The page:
Although a groundbreaking ceremony for harbor reconstruction was held in early July, drilling for pilings didn't begin until Nov. 1.

Construction delays started when Dutra proposed an alternative pile-driving method that was intended to be faster, cheaper and have less environmental impacts.

The harbor's engineering team was initially skeptical of the new method, but willing to be scientifically convinced.

This new method involved a custom-built drill bit with retractable teeth, known as an underreamer expansion bit. With the teeth contracted, the bit goes through theentire length of the 70-foot long, 30-inch-wide steel piling. Then the teeth expand to drill a hole very close to the same diameter of the piling.

The original method proposed in the project contract involved drilling a 48-inch diameter hole, precisely locating the 30-inch wide piling in the hole, and then cementing the piling in place.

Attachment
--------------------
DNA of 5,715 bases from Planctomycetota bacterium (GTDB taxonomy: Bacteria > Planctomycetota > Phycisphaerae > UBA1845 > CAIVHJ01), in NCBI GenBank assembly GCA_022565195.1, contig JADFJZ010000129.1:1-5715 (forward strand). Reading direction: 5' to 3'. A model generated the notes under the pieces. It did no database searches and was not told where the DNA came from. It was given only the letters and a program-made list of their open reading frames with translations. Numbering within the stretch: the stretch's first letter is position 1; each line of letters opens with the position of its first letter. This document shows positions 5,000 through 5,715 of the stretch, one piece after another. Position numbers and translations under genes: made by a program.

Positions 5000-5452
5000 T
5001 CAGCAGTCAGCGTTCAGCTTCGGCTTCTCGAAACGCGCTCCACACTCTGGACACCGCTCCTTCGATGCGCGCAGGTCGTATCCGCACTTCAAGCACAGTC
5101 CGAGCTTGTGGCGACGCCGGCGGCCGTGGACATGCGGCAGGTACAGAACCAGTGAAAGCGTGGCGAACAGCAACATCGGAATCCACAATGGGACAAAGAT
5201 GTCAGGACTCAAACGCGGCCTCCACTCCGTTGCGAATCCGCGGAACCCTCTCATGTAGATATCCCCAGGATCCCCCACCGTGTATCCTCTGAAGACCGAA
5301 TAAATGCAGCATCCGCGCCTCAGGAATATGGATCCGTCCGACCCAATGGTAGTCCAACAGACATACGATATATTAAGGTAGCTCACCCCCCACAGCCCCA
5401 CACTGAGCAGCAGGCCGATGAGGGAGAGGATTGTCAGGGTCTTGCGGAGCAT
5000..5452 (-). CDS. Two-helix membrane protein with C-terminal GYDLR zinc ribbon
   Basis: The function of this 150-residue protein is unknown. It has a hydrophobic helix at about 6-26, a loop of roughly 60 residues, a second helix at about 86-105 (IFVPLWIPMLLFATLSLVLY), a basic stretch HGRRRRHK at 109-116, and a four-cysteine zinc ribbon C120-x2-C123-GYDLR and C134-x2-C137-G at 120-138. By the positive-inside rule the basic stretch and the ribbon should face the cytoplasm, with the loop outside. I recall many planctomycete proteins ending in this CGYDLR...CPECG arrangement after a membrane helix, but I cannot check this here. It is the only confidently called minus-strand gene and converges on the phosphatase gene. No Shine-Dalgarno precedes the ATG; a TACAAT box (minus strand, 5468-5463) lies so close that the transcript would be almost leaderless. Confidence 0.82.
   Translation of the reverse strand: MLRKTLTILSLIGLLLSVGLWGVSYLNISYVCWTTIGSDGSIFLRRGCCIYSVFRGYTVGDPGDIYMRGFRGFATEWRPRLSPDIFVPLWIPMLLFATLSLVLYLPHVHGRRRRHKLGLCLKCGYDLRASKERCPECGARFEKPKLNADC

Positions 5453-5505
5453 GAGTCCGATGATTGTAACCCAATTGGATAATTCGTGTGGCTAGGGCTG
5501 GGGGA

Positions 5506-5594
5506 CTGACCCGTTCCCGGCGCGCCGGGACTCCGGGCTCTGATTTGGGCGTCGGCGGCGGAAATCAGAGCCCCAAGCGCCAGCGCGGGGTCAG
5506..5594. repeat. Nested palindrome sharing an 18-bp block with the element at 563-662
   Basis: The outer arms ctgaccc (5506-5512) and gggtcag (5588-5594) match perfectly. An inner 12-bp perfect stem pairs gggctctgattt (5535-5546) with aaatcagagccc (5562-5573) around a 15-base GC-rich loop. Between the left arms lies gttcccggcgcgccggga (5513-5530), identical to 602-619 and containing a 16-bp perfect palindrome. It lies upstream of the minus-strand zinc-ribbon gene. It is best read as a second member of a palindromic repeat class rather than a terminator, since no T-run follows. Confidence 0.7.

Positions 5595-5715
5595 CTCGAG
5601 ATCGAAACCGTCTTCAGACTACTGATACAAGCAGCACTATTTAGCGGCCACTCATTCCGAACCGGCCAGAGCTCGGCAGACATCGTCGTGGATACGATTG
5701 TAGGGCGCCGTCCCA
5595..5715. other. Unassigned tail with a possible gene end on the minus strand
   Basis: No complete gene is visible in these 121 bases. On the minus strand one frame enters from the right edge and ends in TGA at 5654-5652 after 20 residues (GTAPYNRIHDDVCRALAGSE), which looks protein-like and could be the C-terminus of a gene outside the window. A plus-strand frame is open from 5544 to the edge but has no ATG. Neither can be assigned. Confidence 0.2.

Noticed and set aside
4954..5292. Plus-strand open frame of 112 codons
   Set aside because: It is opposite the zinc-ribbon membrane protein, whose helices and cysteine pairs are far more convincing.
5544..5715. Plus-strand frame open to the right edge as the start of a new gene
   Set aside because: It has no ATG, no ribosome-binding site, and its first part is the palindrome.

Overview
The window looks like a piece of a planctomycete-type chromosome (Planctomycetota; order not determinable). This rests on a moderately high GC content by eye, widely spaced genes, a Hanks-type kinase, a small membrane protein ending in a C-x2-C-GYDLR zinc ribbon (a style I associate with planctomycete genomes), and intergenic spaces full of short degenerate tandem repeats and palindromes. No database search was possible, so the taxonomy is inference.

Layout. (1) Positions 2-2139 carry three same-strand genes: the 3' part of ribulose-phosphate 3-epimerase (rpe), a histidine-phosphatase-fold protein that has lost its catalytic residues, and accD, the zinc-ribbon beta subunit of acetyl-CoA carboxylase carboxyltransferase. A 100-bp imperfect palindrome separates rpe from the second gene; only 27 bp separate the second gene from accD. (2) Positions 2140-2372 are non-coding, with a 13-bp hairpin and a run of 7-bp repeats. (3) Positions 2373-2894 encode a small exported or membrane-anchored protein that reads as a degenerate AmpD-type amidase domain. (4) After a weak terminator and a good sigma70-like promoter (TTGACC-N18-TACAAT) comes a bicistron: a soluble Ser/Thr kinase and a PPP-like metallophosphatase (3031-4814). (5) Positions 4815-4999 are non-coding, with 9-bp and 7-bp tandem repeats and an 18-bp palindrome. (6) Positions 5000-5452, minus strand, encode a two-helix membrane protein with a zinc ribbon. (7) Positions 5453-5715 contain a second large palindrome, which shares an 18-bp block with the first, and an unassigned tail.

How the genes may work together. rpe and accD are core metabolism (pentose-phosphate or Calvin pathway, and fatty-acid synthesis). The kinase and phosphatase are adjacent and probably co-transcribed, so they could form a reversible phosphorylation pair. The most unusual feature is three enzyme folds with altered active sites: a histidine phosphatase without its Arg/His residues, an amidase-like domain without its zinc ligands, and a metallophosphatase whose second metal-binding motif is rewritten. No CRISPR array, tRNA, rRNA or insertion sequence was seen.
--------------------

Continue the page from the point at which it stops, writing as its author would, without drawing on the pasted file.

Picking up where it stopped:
In August, in a Triplicate Coastal Voices piece, Harbormaster Richard Young explained the common practice known as "value engineering:"

"Once a successful bidder is selected, that bidder can propose less expensive methods of building the project. If the less expensive method is accepted by the owner, the contractor and owner split the cost savings," Young wrote.

Through the alternative method, the harbor district was poised to save roughly $90,000 and Dutra would save $360,000, according to initial rough estimates.

The harbor's engineering team ultimately concluded in early September that the new technique was as strong as the original, and as soon as the custom drill-bit was delivered to the harbor, pile driving could begin.